DAMEHT: – There are stories about that night yeah– that video was really a party, it was our first party – those bottles weren’t a prop, everyone was wasted. We got cell phones videos from everyone and edited it together.

DT 500 ZINE: – Tell us more…

DAMEHT: – It was pure chaos but very well orchestrated. We threw a dance party, and it was our first performance. We thought, well, if we played the song twice and asked everyone to film, something would happen – and it did. In this case, in particular, it was quite nailed. And dangerous.

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DT 500 ZINE: –  What is the last impression you have had?

DAMEHT: 

” We are in the desert right now so experiencing incredible sunsets. “

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DT 500 ZINE: – Did you move to California for a winter?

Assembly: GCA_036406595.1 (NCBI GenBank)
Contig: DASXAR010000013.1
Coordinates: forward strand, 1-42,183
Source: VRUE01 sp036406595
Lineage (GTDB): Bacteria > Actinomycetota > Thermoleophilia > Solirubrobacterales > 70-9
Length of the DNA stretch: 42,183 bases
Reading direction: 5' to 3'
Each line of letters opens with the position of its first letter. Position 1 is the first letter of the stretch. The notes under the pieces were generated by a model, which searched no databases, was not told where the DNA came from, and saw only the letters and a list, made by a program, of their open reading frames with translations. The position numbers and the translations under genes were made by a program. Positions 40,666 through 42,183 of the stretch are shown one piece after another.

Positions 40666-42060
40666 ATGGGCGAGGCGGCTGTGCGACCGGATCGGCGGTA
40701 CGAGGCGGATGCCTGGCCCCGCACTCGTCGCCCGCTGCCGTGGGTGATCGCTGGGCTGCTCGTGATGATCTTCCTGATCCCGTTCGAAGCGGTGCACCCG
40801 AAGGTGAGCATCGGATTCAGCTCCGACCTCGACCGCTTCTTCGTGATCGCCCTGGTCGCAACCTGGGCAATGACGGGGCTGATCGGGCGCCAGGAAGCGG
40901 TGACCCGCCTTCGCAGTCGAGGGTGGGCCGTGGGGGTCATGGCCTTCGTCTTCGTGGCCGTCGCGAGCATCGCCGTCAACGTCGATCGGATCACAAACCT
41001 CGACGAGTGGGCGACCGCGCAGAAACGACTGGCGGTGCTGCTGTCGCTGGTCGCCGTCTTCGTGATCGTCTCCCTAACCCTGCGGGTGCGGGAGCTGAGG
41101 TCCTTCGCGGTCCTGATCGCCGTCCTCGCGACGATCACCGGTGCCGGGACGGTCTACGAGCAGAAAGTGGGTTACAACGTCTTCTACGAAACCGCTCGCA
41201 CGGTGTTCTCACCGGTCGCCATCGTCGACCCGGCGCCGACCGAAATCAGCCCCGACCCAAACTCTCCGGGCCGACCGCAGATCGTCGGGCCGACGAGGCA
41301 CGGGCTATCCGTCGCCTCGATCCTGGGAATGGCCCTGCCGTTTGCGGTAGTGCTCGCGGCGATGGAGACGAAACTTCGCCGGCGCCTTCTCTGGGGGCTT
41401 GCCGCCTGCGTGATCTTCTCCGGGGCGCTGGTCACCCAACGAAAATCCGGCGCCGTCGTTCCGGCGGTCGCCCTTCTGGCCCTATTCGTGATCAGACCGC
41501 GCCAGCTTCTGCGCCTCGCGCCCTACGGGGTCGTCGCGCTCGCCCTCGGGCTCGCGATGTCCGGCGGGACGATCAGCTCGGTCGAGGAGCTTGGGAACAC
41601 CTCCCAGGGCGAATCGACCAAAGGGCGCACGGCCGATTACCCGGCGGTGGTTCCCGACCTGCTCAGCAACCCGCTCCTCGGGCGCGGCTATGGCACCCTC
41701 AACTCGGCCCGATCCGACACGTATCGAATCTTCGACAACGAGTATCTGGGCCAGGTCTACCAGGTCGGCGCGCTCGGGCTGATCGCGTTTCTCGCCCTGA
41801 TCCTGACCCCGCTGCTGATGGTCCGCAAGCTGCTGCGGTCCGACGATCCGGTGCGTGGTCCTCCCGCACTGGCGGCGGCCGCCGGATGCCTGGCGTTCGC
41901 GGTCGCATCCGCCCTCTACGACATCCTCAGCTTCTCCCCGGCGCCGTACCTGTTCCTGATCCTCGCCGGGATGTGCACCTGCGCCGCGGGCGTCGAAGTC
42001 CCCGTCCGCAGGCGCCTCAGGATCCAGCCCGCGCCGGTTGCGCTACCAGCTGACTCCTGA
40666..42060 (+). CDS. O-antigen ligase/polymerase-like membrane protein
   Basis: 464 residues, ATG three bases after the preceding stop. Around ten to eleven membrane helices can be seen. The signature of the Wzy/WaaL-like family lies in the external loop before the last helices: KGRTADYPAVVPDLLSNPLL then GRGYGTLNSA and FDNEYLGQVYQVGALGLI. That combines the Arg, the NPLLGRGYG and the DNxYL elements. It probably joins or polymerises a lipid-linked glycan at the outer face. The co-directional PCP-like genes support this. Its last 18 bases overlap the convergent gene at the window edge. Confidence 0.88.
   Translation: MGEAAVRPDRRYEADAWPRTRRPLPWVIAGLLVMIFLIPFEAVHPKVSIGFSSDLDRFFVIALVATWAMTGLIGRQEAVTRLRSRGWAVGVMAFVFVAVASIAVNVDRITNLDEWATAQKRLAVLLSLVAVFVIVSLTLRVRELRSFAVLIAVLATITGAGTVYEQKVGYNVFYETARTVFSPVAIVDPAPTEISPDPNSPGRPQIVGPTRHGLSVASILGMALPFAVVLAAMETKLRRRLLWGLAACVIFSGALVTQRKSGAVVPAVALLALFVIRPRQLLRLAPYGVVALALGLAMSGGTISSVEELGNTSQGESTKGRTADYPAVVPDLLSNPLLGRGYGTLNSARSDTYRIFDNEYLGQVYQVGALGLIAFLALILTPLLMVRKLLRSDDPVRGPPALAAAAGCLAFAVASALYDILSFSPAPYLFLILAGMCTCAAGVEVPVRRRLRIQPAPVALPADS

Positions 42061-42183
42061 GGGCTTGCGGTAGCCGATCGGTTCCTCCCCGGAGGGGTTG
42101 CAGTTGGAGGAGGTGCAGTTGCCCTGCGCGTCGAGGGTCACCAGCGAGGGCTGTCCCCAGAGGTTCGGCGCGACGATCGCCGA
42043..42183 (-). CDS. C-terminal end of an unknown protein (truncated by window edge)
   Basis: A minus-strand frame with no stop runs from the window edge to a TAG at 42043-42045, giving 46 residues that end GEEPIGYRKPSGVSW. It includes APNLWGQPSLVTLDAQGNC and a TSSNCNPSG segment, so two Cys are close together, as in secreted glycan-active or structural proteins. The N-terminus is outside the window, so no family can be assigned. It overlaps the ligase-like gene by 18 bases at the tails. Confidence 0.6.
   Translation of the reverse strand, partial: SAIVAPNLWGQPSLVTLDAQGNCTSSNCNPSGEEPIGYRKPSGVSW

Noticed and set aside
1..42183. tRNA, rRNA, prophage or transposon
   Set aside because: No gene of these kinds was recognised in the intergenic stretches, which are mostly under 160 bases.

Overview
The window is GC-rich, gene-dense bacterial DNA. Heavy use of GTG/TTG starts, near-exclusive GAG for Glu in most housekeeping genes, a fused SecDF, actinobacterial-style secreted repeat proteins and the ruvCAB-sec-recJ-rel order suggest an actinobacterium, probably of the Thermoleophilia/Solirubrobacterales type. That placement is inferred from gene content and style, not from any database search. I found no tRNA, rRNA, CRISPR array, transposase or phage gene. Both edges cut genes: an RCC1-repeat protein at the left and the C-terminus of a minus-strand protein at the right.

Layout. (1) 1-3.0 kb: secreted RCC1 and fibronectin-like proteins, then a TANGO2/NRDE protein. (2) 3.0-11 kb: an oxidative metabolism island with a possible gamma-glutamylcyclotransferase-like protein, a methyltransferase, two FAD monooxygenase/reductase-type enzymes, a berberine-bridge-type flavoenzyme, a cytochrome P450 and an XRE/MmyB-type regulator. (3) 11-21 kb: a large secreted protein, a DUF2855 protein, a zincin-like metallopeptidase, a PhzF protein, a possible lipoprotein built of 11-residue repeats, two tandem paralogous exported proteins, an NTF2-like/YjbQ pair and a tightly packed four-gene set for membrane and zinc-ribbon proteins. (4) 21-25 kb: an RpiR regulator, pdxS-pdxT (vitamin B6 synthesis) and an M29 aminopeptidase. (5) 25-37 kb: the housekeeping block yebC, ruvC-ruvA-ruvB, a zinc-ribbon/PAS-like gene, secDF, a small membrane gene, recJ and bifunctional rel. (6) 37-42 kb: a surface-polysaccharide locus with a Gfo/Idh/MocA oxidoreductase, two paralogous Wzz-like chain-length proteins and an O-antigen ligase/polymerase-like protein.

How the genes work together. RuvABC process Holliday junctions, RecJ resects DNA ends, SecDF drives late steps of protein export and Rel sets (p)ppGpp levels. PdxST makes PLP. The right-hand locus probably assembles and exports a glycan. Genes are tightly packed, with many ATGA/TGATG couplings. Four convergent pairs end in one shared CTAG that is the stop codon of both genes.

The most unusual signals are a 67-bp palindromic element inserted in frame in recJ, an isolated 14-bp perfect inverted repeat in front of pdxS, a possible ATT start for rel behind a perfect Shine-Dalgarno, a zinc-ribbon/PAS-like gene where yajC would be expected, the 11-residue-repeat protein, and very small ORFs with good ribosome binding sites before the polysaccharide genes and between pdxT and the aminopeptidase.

DAMEHT: – We didn’t have a particular premeditated thing. We came, and we stayed and got absorbed. We’re here, working, living our lives.

DT 500 ZINE: – West Coast vs. East Coast?

DAMEHT:– That’s old, was a hip-hop beef thing. Not to us now, not anymore.

DT 500 ZINE: – Any difference?

DAMEHT: – The weather. We are living life the same way we did in New York.

DT 500 ZINE: – What is next for DAMEHT? Where can we see you next? Calendar 2017?

DAMEHT: – In LA, we are preparing a single for January which will be followed up by an EP in early Spring. We will be playing in LA in our warehouse Downtown. We’ll use our website and social media to keep announcing what’s happening. The name of the EP is still a secret to us – let us know what it is going to be named!

“ WITH YOU IN DAMEHT ”

DT 500 ZINE: – Big up guys! See you around! #RAPTURE!

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© Photography: Clayton Patterson, Johnny De Guzman
© Interview by Arthur Sopin